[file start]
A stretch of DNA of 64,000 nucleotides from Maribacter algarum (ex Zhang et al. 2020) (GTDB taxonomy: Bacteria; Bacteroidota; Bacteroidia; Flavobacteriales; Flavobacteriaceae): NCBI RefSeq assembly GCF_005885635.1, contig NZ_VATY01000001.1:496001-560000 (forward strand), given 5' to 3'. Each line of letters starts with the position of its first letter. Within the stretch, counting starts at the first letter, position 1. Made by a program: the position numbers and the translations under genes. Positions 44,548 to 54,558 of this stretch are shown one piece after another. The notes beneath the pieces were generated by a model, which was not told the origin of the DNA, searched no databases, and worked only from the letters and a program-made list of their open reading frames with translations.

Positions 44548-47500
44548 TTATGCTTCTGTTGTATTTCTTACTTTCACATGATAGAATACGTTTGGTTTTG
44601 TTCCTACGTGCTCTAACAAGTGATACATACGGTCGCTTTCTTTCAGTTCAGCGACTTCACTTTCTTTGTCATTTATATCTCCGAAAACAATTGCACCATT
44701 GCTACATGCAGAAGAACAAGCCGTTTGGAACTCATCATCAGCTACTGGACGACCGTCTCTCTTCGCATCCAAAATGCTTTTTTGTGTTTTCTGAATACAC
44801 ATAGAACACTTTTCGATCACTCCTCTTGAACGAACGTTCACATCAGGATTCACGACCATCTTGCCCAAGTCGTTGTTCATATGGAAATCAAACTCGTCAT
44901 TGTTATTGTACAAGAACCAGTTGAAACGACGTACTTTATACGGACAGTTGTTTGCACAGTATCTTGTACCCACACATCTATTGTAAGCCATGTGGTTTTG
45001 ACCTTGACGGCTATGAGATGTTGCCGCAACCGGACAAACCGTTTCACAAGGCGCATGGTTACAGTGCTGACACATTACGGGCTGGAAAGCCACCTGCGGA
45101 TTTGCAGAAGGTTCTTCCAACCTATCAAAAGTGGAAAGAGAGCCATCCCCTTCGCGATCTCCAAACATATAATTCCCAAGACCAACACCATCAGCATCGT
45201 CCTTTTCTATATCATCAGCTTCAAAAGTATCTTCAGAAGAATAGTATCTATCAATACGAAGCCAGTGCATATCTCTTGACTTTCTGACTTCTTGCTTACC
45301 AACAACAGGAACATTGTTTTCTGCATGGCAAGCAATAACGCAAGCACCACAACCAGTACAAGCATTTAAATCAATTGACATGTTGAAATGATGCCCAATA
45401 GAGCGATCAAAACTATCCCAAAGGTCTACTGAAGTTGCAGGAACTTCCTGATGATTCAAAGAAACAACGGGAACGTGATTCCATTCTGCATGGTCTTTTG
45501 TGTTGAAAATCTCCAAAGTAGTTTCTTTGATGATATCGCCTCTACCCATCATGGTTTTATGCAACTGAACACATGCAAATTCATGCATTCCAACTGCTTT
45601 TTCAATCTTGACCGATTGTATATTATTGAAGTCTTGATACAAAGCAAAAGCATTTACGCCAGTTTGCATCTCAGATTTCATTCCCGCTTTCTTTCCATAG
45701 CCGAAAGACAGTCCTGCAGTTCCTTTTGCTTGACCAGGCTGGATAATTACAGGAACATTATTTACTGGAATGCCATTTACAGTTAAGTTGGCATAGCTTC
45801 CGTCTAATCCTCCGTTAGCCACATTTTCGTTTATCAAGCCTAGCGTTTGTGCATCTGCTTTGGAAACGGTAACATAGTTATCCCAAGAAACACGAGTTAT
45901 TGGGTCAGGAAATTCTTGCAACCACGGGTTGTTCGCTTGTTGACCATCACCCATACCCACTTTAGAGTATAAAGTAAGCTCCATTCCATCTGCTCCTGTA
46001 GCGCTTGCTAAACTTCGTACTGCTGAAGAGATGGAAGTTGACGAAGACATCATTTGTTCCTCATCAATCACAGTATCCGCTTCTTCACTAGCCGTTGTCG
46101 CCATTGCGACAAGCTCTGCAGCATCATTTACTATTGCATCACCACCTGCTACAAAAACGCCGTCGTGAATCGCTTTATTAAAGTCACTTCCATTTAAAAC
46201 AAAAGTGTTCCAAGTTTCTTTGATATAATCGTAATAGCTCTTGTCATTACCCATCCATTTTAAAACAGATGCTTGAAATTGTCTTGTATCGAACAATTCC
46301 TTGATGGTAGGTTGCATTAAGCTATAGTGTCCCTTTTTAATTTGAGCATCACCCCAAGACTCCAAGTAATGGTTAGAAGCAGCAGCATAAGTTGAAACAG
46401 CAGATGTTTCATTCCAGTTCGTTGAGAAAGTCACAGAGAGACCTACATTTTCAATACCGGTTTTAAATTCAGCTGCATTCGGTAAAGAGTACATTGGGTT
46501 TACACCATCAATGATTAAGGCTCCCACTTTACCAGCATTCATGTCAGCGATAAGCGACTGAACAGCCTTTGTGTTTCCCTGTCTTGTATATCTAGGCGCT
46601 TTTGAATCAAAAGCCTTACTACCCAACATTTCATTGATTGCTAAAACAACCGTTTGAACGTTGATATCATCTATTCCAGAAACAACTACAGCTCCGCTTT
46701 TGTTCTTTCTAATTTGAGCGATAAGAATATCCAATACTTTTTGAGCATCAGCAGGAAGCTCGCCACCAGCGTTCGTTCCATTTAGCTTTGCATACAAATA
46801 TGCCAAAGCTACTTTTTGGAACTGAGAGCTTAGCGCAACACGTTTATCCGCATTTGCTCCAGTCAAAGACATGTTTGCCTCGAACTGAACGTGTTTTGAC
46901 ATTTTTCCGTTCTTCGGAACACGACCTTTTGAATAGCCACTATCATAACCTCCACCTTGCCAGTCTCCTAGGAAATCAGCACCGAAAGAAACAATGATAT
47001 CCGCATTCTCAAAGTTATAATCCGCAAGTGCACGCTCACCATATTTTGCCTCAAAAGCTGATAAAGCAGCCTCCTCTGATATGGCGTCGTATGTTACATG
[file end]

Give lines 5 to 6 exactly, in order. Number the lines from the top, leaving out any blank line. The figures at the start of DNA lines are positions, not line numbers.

44701 GCTACATGCAGAAGAACAAGCCGTTTGGAACTCATCATCAGCTACTGGACGACCGTCTCTCTTCGCATCCAAAATGCTTTTTTGTGTTTTCTGAATACAC
44801 ATAGAACACTTTTCGATCACTCCTCTTGAACGAACGTTCACATCAGGATTCACGACCATCTTGCCCAAGTCGTTGTTCATATGGAAATCAAACTCGTCAT